Cold Spring site eyed for police, juvenile complex

January 26, 1994|By Jay Apperson | Jay Apperson,Staff Writer

A city-owned parcel of land on Cold Spring Lane near the Jones Falls Expressway is being considered as the site for a new Northern District police station and a combined courthouse and youth detention center that would streamline Baltimore's juvenile justice system, government officials said.

No decision has been made on where the two projects will be built, but an official in the state Department of Juvenile Services and the judge who oversees the juvenile docket in Baltimore Circuit Court say the Cold Spring Lane site would be a good choice for the juvenile justice center.

"I would think that site would work very well for us," said Stacey Nicholson, director of capital planning for the state Department of Juvenile Services.

The 27-acre site under consideration is on the south side of Cold Spring Lane, west of the expressway and across Cold Spring Lane from the Cylburn Arboretum and a residential development known as Coldspring Newtown. It is now the site of a city landfill.

Mayor Kurt L. Schmoke mentioned during a breakfast Monday with city business leaders the possibility that the site could become home to the juvenile center and to a police station to replace the current one in Hampden.

The mayor's spokesman, Clint Coleman, said later, "One of the possibilities that intrigues the mayor is placing the Northern District police station and the juvenile justice center on the same site."

Mr. Coleman said no decision has been made on the site for the two buildings, in part because soil and environmental testing at the Cold Spring Lane property have not been completed.

Ms. Nicholson of Juvenile Services said a decision on a location for the juvenile justice center should be reached by early next week, when officials are to travel to Annapolis to ask legislators for $1.78 million to complete the design work for the $35 million project.

"It sure would be helpful to have [a site] by Feb. 1," she said. "We're working closely with the city toward finalizing a site, but I don't hold any expectations anymore."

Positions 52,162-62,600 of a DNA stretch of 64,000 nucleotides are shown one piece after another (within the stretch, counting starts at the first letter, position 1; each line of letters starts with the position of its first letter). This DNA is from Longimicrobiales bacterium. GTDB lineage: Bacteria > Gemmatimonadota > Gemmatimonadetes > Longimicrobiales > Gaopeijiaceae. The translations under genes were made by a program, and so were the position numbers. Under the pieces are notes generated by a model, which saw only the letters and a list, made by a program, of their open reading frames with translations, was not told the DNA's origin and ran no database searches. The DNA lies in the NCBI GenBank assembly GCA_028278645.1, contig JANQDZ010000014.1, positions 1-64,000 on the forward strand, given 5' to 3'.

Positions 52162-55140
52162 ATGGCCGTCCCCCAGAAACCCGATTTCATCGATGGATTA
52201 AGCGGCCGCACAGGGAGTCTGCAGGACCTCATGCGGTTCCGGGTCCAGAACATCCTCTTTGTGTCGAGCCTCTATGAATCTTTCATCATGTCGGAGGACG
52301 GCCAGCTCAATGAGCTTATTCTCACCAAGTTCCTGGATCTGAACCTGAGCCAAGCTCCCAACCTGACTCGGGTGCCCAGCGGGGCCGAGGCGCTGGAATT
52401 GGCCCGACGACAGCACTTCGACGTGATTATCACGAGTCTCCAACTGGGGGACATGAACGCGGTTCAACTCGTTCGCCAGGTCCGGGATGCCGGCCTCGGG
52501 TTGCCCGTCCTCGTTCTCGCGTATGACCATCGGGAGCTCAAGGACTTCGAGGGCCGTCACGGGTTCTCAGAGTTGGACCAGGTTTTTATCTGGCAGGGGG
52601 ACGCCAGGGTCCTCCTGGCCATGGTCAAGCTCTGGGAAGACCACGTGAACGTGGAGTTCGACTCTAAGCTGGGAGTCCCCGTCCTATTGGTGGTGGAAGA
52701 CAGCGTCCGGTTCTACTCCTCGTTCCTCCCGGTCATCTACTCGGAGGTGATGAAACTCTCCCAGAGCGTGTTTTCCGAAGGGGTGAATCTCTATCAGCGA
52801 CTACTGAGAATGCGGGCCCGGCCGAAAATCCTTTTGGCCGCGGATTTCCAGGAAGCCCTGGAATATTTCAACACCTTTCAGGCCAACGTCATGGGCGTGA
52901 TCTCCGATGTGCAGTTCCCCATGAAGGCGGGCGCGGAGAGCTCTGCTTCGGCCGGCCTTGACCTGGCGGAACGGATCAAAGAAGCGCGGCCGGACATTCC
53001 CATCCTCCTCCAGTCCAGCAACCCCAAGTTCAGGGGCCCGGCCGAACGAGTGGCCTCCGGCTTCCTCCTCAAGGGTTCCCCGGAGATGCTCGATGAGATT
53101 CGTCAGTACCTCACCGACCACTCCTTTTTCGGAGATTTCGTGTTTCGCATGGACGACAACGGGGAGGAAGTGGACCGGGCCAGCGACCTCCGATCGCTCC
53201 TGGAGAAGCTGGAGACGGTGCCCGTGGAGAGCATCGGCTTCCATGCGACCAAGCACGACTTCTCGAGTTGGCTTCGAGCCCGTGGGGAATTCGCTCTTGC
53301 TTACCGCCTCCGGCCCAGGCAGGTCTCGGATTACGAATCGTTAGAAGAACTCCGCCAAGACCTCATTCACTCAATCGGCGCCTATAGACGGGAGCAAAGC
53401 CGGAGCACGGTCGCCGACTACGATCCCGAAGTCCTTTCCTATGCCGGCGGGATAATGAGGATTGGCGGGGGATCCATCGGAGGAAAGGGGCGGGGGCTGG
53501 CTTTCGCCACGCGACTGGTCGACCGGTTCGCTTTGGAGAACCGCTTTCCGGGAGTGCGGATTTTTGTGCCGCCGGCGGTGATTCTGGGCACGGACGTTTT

Judge David B. Mitchell, who is in charge of juvenile cases for the city Circuit Court, said he favors the Cold Spring location because it is near the expressway and can be reached easily by bus, light rail or subway.

The commander of the Northern District, Maj. Margaret Patten, said the site also is a good one for a police station and added, "I think we'd be accepted by the community."

Ms. Nicholson and Judge Mitchell said the debate over a site has dragged on since last summer. Mr. Coleman called it "conceivable" that a site would be selected in time for a Feb. 1 hearing with the House of Delegates Appropriations Committee.

Jacqueline Lampell, a spokeswoman for Juvenile Services, said she doubted it would be possible to make a decision that quickly because community groups would have to be briefed first.

Ms. Lampell said yesterday afternoon that the Cold Spring Lane site is one of "three or four sites we are seriously considering" and that no site should be considered a front-runner. The spokeswoman said she would not identify the other sites because no notice has been given to the communities that would be affected.

Ms. Lampell and Judge Mitchell said that about 15 possible sites for the juvenile facility have been considered at one time or another.

Alex Kramer, president of the Coldspring Community Association, said his group had not heard of a proposal to place the criminal justice complex near his neighborhood.

He said the association would be more likely to welcome the police sta

tion than the juvenile facility.

"Coldspring supports the Police Department, and the Police Department supports Coldspring," he said, but he added that the community association needs more information before it takes a position on the police station or the juvenile facility.

Audrey Sawyer, president of the Cylburn Arboretum Association, learned about the proposal from a reporter. "Off the top of my head, I can't really see where it would do a whole lot of damage, but it's kind of hard to say until I know more about it," she said.

Her organization, a volunteer group that helps preserve the arboretum, has sued the city for approving an additional phase of the Coldspring Newtown housing development along the border of the nature park.

Edwin Goodlander, a past president of the Roland Park Civic League, said he expects more negative reaction than positive in that community.

He noted that when police officials proposed moving the Northern District station to a location on Falls Road, residents were most concerned about whether prisoners would be detained at a station.

Of the prospect of a juvenile detention facility just across the expressway, Mr. Goodlander said, "As a homeowner, obviously I would be concerned, because the perception is that type of facility has an impact on a community."

Noting that he was the state's commissioner for corrections from 1979 to 1981, he added, "I'm not so certain that the perception has always proven correct."

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